By Buddy Blue
When I saw Link Wray in concert a few years back, he seemed very much the dead man walking. Or rather, limping. Or rather, tottering to the stage on frail, trembling pins, aided by his wife, who looked young enough to be his granddaughter. Where it not for his dyed hair, Ramones-styled get-up, impenetrable shades and the fact that he turned 25 again the moment his guitar was strapped on, Wray might have been just another ailing codger bound for the glue factory.
So I wasn’t outwardly shocked when I heard that Wray -- best known for malevolent ‘50s guitar instrumentals with titles like “Rumble,” “Run Chicken Run” and “Jack The Ripper” -- had died at 76 on November 5 in Copenhagen. On the other hand, I subconsciously figured the old fella would never go and kak off on us. He seemed very much a Mephistophelian figure whose personal connections with the bigwigs in Hell would preclude something so mundane as death from afflicting him.
Link Wray was and shall ever be the personification of every nightmare several generations of clenched-sphincter Falwellian types ever suffered over the sinister, corruptive, blasphemous nature of rock & roll. In his music and in his image, Wray was an anthropomorphized switchblade purchased illicitly in a Tijuana alleyway, honed to a razor’s edge and harboring the DNA evidence of countless victims.
“If you sit down and learn his songs, there’s an inherent violence in the structure,” says Dave Alvin. “There’s a raw, ominous dread inside those songs. He cut it down to the basics – bass, drums and very, very loud guitar. There’s a sense of menace and a threat inside all his instrumentals, like a film noir thing. It made you want to pick up a guitar and have that kind of power yourself.”
Alvin is hardly alone in that assessment. I recall reading “Guitar Player” magazine as a teen in the early ‘70s, and seemingly every contemporary axe-slinger interviewed cited Wray’s “Rumble” as a primary motivation for adopting the instrument. It was frustrating, as this was an era before obscure ‘50s rock & roll records were being reissued. Nothing by Wray was in print, and all I could do was wistfully wonder what Quicksilver’s John Cippolina meant, exactly, when he enthused, “Link Wray made his guitar bitch, man!”
Because of his hardcore greaser image, Wray was often wrongly cast as a rockabilly guy; in fact, his sound was far more innovative. In its primitive approach, square-one use of power chords and unambiguously “fuck off, Jack” attitude, Wray’s playing was nothing less than the foundation of punk rock. With his emphasis on volume over finesse and his rudimentary backing bands, Wray was also the originator of the hard rock power trio – rock minus the roll.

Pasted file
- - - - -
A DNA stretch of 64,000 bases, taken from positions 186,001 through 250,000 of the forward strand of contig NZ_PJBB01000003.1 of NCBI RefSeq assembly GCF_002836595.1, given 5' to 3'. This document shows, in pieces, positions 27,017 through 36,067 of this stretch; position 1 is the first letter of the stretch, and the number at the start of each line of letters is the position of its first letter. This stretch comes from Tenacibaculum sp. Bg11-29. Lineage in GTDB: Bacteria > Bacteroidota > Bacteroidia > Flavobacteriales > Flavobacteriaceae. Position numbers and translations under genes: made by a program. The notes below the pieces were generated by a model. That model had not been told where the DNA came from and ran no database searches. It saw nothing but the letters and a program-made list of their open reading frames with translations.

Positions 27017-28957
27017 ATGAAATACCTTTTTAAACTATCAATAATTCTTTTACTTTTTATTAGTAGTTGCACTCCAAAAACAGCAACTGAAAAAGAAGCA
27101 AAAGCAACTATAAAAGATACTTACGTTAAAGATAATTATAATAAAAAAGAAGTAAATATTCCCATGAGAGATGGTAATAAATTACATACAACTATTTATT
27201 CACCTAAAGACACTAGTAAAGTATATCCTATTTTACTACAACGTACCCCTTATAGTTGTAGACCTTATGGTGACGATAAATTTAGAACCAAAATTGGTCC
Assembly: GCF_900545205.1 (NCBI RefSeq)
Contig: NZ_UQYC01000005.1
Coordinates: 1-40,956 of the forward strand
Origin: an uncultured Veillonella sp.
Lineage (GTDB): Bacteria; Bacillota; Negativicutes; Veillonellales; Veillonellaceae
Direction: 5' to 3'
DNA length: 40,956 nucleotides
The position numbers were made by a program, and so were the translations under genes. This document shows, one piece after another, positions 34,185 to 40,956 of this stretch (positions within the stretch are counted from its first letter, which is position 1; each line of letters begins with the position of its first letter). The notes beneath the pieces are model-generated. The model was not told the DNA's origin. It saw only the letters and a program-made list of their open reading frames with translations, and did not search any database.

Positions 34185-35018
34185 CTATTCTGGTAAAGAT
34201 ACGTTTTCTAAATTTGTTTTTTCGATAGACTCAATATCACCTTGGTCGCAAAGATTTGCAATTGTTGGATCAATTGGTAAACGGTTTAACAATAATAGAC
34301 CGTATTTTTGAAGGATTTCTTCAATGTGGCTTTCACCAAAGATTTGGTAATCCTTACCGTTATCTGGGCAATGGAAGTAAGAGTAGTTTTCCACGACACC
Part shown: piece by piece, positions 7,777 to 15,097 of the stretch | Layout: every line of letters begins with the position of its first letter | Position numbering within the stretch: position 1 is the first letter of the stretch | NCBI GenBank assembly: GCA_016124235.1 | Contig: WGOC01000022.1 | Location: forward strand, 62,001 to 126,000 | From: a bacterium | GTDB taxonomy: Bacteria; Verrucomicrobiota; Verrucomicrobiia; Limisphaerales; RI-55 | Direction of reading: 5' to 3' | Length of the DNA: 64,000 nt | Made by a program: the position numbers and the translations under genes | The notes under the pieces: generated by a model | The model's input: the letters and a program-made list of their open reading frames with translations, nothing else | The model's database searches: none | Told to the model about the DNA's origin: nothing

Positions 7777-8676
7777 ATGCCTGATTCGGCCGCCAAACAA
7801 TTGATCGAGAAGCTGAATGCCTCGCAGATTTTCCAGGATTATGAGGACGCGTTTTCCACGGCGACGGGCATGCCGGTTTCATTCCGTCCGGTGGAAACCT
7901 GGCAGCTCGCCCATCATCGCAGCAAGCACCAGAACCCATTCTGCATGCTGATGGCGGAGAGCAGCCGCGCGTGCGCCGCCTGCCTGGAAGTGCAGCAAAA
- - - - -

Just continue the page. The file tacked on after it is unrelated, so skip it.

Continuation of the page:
“With most guitar players, you can trace where they came from,” say Lee Rocker, “but Link Wray just came out of the blue. He invented something, tone and playing-wise…he just pulled it out of thin air. Nothing preceded it. To me, he’s the godfather of players like Hendrix, Page and Townshend. It’s like, ‘Where the hell did this guy come from, and how did he come up with this sound?’ He was an unbelievably unique talent.”
It’s a mark of Wray’s dark, enigmatic persona that his death wasn’t even reported until two weeks after it had occurred. The reams of glowing prose accorded the recent passings of rock & roll innovators like Johnny Cash and Ray Charles weren’t evinced in the mainstream media; there was no awkward Blitzer-babble to be endured. At the end of the day, though, Wray’s legacy and impact on rock & roll was perhaps no less profound than Johnny’s or Ray’s. This was borne out when Bob Dylan opened his November 20th concert in London with a hellfire version of “Rumble.”
Even more to the point of Wray’s sway, some stinky outlaw somewhere out there is likely getting a garish tattoo of Link inked into his chest even as you read this memorial. The guess here is that Wray would have appreciated that tribute most of all.